2. Apply for scholarships that reward your strengths
Understanding that applying for college scholarships is a numbers game, Carrion took his strategy one step further. He applied for more than 30 scholarships that required an essay, a resume, or letters of recommendation. He hadn’t graduated in the top 20 percent of his high school class, so he needed to stand out in another way.
Carrion chose the 30-plus scholarships because each had a mission related to diversity, leadership involvement, or community service. Not coincidentally, these were his three biggest strengths.
“I tell students the key is to find scholarships that align with your strengths beyond GPA,” he said. “However, if you have excellent grades and do well on standardized tests, clearly those types of scholarships should be your priority.”
As you search for scholarships for first-generation college students, read about the organizations that offer them. If you can identify with the type of student that the organization is aiming to award, you could be a good fit.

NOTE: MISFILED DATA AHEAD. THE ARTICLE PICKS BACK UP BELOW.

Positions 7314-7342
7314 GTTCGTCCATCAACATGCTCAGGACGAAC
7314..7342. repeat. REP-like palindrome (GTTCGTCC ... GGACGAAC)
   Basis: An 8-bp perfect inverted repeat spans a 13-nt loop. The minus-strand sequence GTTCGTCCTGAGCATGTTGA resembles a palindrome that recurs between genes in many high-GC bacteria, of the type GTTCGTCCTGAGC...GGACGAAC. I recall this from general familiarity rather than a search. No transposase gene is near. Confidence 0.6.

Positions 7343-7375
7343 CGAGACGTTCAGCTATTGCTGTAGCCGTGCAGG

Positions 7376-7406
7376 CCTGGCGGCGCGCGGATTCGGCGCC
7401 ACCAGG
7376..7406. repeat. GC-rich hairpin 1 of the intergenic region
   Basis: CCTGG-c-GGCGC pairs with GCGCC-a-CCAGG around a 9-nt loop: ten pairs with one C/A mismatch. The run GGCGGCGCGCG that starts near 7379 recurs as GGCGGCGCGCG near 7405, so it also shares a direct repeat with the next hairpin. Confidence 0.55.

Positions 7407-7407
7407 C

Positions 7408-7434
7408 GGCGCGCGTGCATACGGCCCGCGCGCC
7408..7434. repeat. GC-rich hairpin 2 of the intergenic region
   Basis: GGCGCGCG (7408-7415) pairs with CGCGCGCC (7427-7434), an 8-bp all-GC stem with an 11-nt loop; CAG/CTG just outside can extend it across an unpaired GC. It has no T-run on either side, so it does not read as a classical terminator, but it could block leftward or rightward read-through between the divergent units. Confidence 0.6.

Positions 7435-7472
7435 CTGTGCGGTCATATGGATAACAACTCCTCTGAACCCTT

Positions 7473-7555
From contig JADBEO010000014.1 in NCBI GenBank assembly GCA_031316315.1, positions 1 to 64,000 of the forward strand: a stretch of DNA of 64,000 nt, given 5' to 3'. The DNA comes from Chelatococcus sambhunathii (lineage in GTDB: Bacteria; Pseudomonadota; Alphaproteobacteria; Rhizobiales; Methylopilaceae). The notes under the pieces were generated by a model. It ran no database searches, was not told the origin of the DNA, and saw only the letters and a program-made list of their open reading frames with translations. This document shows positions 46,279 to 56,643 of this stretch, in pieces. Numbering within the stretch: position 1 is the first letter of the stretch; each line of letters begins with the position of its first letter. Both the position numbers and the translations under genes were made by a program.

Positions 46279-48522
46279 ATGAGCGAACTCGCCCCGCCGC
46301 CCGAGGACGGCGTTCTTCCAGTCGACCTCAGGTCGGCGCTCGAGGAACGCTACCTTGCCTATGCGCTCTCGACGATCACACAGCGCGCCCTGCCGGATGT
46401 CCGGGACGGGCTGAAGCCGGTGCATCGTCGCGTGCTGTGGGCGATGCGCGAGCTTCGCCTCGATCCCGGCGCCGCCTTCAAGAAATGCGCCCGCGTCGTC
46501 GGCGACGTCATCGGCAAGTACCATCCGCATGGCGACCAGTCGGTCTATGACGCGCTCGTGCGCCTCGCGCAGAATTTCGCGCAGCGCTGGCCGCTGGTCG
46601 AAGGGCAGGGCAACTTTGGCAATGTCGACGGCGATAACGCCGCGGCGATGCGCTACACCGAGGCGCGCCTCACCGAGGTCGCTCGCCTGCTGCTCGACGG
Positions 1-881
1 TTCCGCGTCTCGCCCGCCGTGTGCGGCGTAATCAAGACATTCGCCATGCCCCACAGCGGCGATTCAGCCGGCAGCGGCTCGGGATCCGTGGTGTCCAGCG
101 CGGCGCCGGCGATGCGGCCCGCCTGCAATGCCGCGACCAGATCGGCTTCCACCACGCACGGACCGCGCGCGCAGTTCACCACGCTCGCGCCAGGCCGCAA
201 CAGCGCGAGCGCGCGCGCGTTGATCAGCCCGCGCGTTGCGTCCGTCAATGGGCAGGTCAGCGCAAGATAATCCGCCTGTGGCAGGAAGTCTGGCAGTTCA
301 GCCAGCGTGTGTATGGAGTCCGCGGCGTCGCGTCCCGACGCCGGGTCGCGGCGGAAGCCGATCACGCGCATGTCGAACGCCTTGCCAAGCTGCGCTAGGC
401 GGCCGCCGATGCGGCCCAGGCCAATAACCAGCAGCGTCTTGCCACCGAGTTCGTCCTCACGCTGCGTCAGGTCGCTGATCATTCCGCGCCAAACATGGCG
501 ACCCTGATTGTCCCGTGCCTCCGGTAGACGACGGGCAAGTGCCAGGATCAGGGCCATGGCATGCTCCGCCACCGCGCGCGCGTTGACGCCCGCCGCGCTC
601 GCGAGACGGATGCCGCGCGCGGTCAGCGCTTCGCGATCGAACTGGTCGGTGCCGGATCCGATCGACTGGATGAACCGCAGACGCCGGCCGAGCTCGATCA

Here are four examples of first-generation college student scholarships that are clear about their intended audience:
- Cynthia E. Morgan Memorial Scholarship Fund: For Maryland high school students planning to pursue a career in the medical field
- Bay Area Minority Law Student Scholarship Program: For underrepresented minority students looking to study law in and near San Francisco
- Hispanic Scholarship Consortium Scholars Program: For Texas residents (not necessarily U.S. citizens) of Hispanic or Latino heritage
- TMCF | Walmart Foundation First-Generation Scholars Program: For high school seniors who are seeking to become the first college graduate in their families
As you can see, scholarship opportunities for first-generation students can be specific. Seek out those that are right up your alley, that way you’ll increase your chances of winning them.
3. Ask for help at home and online